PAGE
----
Rachael Woodson

Animal Collective

Filling the hall with their unique brand of experimental psych-pop, Animal Collective’s set focused on tracks from the barely two-month-old album Centipede Hz.

Pitchfork Paris

Rachael Woodson

Jessie Ware

Vocalist Jessie Ware performed on November 2nd, Pitchfork's second night, wowing the audience with her powerhouse pipes. The London native's sultry, soul and R&B-influenced pop style was a shift from the electro groups that featured in most of the Pitchfork Paris lineup. Ware closed out her set with her most recent single, "Running."

Pitchfork Paris

Rachael Woodson

The Tallest Man on Earth

Kristian Matsson, the 29-year-old Swedish singer-songwriter, who goes by the stage name the Tallest Man On Earth, performed on the second day of the festival. The quiet intimacy of his folk songs, which Matsson strummed on an acoustic guitar, was a striking counterpoint to the hall-shaking acts later that evening.

Pitchfork Paris

Rachael Woodson

The Walkmen

Indie-rock favorite the Walkmen played on November 2nd. The band showcased their decade-long musical evolution with a set that combined the angry intensity of old favorites ("The Rat") and tracks from their nostalgia-laden latest album, Heaven.

Pitchfork Paris

Rachael Woodson

The Afterparty

On the first two nights of the festival, night buses shuttled festival-goers to all-night afterparties at Paris clubbing hotspot La Trabendo.

Pitchfork Paris

Rachael Woodson

Cloud Nothings

Cleveland, Ohio-based indie rock group Cloud Nothings played early on November 3rd, the festival's final night. With aggressive vocals, thrashing guitar and drums, lead singer-songwriter-guitarist Dylan Baldi, Jayson Gerycz (on drums), bassist TJ Duke and Joe Boyer (guitar) built to a wall of sound.

Pitchfork Paris

Rachael Woodson

Death Grips

Mixing hip-hop and hardcore, Death Grips’ MC Ride (Stefan Burnett) and drummer Zach Hill turned in one of Pitchfork’s heavier acts on November 3rd.  The group is currently mired in controversy over the online self-release of their latest album.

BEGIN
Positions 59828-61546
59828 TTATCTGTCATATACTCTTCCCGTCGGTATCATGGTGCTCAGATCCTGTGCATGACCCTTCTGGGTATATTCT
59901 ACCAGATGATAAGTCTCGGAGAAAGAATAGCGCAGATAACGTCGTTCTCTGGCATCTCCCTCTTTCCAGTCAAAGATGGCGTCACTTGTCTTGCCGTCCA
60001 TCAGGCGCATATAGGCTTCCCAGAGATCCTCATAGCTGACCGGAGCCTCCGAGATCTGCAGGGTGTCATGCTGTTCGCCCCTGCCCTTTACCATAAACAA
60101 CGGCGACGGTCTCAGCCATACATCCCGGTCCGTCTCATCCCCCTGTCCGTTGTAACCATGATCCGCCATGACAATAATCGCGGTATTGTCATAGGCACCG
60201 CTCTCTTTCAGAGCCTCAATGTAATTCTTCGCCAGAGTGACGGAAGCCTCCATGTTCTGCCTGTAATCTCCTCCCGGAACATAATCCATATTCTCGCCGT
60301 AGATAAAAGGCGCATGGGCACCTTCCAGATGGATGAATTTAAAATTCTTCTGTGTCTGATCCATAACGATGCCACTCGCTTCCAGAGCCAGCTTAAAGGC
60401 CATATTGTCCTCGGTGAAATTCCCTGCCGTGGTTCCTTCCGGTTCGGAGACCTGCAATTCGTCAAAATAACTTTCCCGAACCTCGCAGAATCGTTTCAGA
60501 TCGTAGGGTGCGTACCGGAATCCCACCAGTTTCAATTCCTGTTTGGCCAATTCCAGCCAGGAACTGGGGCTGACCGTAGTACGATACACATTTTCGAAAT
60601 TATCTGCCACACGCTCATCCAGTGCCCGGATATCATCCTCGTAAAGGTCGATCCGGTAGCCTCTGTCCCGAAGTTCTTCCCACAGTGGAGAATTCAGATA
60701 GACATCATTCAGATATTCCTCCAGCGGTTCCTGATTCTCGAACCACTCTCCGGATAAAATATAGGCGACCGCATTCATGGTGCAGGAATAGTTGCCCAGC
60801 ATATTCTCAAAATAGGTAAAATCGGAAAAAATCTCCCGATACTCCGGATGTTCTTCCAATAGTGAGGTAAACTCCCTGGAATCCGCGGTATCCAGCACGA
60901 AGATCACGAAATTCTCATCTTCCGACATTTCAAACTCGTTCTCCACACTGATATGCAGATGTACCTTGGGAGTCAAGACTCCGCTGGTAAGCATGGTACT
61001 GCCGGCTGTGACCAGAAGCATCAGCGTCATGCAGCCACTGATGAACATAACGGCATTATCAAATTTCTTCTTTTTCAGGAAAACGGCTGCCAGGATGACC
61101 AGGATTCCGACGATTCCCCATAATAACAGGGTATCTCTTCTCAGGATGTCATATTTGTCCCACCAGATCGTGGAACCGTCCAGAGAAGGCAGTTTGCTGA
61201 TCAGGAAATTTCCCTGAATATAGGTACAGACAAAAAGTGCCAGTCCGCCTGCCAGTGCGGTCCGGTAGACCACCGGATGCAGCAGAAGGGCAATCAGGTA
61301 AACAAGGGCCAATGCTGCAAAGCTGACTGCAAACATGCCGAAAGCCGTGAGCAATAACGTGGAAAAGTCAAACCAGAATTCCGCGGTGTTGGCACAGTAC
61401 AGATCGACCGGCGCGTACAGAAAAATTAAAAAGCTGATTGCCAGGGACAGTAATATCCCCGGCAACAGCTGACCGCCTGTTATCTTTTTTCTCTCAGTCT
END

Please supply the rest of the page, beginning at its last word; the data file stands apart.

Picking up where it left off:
Pitchfork Paris

Rachael Woodson

Grizzly Bear

Grizzly Bear, one of Brooklyn’s most beloved indie rock groups, played for an appreciative audience on the festival’s final night. Ed Droste and multi-tasking musicians Daniel Rossen, Chris Taylor and Christopher Bear’s lush vocal harmonies and enveloping sound expanded to fill the entire hall. The band utilized both electronic and traditional instruments on heartfelt renditions of old favorite "Knife," and "Yet Again" from recent release Shields.

Pitchfork Paris

Rachael Woodson

Liars

Liars brought their headbangy noise-meets-dance-punk to Pichfork’s final night. Frontman Angus Andrew, who seemed to play the whole concert with his hair in his face, led the group through a set of older songs and tracks from the dark electro WIXIW, including "No.1 Against The Rush."

Pitchfork Paris

Rachael Woodson

Purity Ring

Soprano Megan James and DJ/instrumentalist Corin Roddick, Montreal-based electro group Purity Ring, played on November 3rd. The band’s ethereal, ambient synth had the crowd swaying. Their hypnotic sound was echoed visually in an almost ghostly set design that featured their trademark interactive lanterns, or "cocoons."

Pitchfork Paris

Rachael Woodson

Twin Shadow

Twin Shadow’s George Lewis Jr. showed off his Eighties-influenced brand of synth-rock and silky voice on Pitchfork’s third night. Before launching into "Run My Heart," off of his 2012 album Confess, Lewis Jr. asked the audience to take off their shirts – and they happily complied. A hall’s worth of T-shirts spun in the air as the song played.